ICE Deleted Surveillance Video of a Transgender Asylum-Seeker Who Mysteriously Died in its Custody

Photo: Transgender Law Center

Roxsana Hernández, a Honduran refugee, died mysteriously while she was being held in a privately-run ICE facility in New Mexico last year on May 25, 2018. Now, Roxsana Hernández’s family wants to know the circumstances surrounding her death and the days leading up to it, but attorneys say that ICE improperly destroyed surveillance footage of her while she was in custody.

The surveillance footage which could have shed light on 33-year-old Hernández’s death, but The Washington Post reports that email exchanges from ICE officials were released in response to a lawsuit and revealed that the privately-run detention center had deleted the footage. Lawyers call it a disturbing development as they search for justice for Hernández, who died only weeks after surrendering at a port of entry to the United States. An independent autopsy ordered by her family show that before she died, she had “symptoms of pneumonia, dehydration, and complications associated with HIV.” However, there was evidence that she was beaten before she died.

Andrew Free, who is working her case, said that the video would have been able to show her health leading up to her death. Free told Buzzfeed News, “ICE and CoreCivic [the company that operated the facility] have consistently denied wrongdoing and stated that they in effect provided Roxsana with all the health care she needed. The video would be essential and frankly irreplaceable evidence of whether that was true.” Hernández’s death has fueled scrutiny of ICE and their treatment of LGBTQ detainees as critics allege that the agency fails to provide adequate medical care for conditions such as HIV.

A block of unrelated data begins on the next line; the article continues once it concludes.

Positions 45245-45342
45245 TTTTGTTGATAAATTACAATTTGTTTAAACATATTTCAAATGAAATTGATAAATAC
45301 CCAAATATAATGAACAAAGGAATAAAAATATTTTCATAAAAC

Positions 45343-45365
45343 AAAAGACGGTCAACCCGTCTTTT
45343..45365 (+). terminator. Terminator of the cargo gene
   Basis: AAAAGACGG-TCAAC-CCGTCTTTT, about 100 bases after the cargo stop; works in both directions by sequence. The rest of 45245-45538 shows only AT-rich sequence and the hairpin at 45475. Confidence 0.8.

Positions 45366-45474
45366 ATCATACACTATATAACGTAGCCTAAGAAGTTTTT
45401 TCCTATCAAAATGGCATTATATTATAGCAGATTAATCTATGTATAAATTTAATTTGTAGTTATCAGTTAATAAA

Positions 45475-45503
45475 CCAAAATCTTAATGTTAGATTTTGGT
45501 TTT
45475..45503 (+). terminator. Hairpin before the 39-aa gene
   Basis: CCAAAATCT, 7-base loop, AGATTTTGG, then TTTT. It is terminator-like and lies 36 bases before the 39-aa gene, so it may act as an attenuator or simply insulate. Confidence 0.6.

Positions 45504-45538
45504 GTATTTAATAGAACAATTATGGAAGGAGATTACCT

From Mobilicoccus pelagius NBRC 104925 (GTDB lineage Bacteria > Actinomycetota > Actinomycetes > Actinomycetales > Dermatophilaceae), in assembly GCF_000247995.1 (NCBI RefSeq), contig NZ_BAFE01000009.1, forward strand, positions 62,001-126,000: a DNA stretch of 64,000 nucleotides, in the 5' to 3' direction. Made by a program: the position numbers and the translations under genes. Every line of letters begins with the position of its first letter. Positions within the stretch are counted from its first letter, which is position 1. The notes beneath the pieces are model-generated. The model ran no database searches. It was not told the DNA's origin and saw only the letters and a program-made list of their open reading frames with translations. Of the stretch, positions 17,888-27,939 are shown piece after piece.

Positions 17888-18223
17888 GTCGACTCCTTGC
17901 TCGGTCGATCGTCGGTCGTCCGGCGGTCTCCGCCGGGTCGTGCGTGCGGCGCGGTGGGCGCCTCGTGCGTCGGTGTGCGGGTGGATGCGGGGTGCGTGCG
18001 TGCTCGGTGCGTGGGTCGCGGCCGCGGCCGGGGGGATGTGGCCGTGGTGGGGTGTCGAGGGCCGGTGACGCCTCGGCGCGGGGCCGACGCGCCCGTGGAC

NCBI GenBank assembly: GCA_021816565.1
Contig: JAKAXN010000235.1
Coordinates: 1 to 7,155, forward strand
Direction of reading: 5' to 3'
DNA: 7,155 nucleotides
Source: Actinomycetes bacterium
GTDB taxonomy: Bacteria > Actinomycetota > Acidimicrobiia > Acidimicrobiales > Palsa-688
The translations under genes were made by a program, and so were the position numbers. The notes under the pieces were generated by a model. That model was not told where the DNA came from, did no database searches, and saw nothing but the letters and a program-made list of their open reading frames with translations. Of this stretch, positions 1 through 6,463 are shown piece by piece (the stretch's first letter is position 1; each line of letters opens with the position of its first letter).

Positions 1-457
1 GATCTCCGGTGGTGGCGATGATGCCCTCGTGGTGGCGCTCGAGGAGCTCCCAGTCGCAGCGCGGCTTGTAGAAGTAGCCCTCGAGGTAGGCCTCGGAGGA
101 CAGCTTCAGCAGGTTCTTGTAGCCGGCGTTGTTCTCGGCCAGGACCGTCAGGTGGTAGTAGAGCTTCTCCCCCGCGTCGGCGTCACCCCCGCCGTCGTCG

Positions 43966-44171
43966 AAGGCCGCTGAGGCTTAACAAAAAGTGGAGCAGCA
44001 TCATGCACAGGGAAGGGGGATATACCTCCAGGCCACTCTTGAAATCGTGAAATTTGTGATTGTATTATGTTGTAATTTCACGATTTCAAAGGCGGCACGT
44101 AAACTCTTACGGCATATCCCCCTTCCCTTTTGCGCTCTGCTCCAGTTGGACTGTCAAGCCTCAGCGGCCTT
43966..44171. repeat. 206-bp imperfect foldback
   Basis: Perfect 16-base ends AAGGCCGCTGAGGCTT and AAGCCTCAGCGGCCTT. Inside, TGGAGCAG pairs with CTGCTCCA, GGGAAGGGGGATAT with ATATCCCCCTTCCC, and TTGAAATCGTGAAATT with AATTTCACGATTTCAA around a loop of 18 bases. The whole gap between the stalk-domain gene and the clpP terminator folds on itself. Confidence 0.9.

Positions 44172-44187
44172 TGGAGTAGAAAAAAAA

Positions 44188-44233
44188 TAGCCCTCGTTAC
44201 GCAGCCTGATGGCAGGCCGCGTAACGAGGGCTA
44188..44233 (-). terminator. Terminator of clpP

According to a statement from the operator of CoreCivic, the New Mexico facility, the facility’s surveillance video is routinely wiped as to not run out of storage. But since Hernández’s surveillance footage is part of an ongoing investigation, Transgender Law Center, who filed a wrongful death claim on Hernández’s behalf last fall, argues that ICE and its private partner on the detention center should have kept the footage. The loss of the footage has only made advocates even more suspicious about the circumstances surrounding Hernández’s death. “If nothing went wrong, why wouldn’t they hold on to this?” Lynly Egyes, the Transgender Law Center’s legal director, told The Washington Post. “What did happen in those last hours that they chose to destroy?”

Four days after entering ICE’s custody, Hernández was taken to hospital with symptoms of dehydration, pneumonia, and complications from untreated HIV. A little over a week later, she was dead. ICE spokeswoman Britney Walker said that staff attributed the death to cardiac arrest, and that an autopsy conducted by the New Mexico Office of the Medical Investigator found that Hernández died of a rare disease that was contracted because of AIDS, following a “rapidly progressive illness.” The Transgender Law Center contends, however, that Hernández died from poor medical care. The lawyers at the center say that she died from poor medical care.

The Transgender Law Center says her health worsened in the facility, being forced to spend time in a cold holding area which exasperated her symptoms. She was also cleared for transport and incarceration the very same day a medical screening found her unfit for it. ICE’s detainee death review found that there were no issues with how Hernández was cared for in custody, though she was not provided with any HIV medications. “Her need for medical attention was obvious, it was documented, and it was life threatening, and the records we have to date indicate that ICE officials knew those three things and decided to transfer her,” said Andrew Free. “If [the Department of Homeland Security] cannot be trusted to play by the rules, both before and after a detained migrant’s death based on these records, how can DHS be trusted to continue imprisoning migrants at all?”